A new Aboriginal heritage alliance will advise the Morrison government on possible law reform, a month on from a parliamentary report which found “countless instances where cultural heritage has been the victim of the drive for development and commercial gain”.
The new group held its first roundtable meeting with environment minister Sussan Ley and the minister for Indigenous Australians, Ken Wyatt, on Monday.
It will look at ways to reform legislation, and at how to set standards for states and territories to follow, according to the chairman of the National Native Title Council and co-chair of the First Nations Heritage Protection Alliance, Kado Muir.
“This gives us Aboriginal and Torres Strait Islander peoples around Australia a brief pause for hope that, together with the federal government, we can come up with a set of legislative reforms that protects sacred sites to a national standard,” Muir said.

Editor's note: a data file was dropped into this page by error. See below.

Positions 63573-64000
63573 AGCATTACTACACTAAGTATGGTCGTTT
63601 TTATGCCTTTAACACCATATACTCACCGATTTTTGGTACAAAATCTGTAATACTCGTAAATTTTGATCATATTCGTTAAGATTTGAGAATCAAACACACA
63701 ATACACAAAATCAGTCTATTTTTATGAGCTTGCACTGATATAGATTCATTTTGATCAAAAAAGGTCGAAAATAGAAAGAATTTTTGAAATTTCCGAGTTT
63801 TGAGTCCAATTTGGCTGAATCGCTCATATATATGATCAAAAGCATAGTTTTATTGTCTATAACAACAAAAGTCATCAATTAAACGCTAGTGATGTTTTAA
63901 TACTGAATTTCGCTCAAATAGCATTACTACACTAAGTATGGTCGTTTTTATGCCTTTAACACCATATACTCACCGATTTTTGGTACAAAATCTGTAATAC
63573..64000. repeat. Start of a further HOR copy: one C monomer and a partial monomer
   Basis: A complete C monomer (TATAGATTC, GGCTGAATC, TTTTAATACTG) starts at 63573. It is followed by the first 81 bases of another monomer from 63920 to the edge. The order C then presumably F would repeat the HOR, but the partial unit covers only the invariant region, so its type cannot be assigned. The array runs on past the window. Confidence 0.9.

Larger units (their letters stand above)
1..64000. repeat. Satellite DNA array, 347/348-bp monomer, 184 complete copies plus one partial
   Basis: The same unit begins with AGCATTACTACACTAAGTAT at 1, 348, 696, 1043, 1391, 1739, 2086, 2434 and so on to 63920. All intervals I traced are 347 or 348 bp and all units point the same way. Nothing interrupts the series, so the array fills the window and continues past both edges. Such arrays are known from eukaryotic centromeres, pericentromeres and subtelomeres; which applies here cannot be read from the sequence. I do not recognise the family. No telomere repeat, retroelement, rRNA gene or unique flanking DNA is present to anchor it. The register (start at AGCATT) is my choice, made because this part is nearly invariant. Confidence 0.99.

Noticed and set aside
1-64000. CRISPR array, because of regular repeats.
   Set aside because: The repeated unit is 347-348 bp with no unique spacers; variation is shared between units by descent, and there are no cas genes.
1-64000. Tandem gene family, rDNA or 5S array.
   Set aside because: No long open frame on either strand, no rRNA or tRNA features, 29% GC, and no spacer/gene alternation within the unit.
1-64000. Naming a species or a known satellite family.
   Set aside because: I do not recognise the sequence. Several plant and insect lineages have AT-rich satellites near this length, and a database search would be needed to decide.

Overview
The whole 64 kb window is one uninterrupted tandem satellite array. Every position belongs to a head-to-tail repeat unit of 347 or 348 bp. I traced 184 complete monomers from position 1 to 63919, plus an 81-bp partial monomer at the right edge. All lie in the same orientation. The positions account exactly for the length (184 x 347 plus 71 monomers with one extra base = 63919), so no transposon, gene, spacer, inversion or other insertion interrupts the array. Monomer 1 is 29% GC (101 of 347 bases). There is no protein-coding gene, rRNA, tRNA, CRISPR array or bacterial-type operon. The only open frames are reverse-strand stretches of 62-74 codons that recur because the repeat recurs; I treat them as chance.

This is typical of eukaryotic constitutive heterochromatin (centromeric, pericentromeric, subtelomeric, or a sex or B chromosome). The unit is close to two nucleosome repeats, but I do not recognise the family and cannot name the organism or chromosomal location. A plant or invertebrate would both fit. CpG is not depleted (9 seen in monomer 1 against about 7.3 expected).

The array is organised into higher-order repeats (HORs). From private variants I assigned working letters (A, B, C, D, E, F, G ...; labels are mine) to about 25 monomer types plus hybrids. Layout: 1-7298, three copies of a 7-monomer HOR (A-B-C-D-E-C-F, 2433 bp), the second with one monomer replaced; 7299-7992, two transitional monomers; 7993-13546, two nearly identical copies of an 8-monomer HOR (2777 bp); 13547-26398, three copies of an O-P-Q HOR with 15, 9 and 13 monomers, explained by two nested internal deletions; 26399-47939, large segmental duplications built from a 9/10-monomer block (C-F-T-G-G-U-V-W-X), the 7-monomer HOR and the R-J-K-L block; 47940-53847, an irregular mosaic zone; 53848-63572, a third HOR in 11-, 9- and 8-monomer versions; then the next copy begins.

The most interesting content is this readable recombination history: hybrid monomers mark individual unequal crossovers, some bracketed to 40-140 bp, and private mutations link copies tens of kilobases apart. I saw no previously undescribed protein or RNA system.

He said he was hopeful the group would look at ways to put an end to “black tape” – the process whereby Aboriginal heritage has legal status when companies wanting to do business on Aboriginal land seek permission to destroy sites as part of development applications.
Muir said he wanted to uncouple Aboriginal heritage from development so sites could be protected and valued as places of cultural and religious significance.
“And then hopefully, through this process … we can identify a legislative reform package that takes Aboriginal heritage away from the development approvals framework and really looks at it from the enjoyment and benefit of cultural heritage that we as Aboriginal peoples inherit from our ancestors, that we share not only with other Australians, but other people around the world,” he said.
“For me as an Aboriginal person who engages with my heritage and culture as a part of my spiritual awareness and my religion, I will be looking at aligning more with the new religious protections that the federal government is introducing at the moment.”
Announcing the partnership, Ley said Indigenous heritage protection was an “all-too-complex interaction of state, territory and commonwealth law and it needs to be addressed through a national conversation”.
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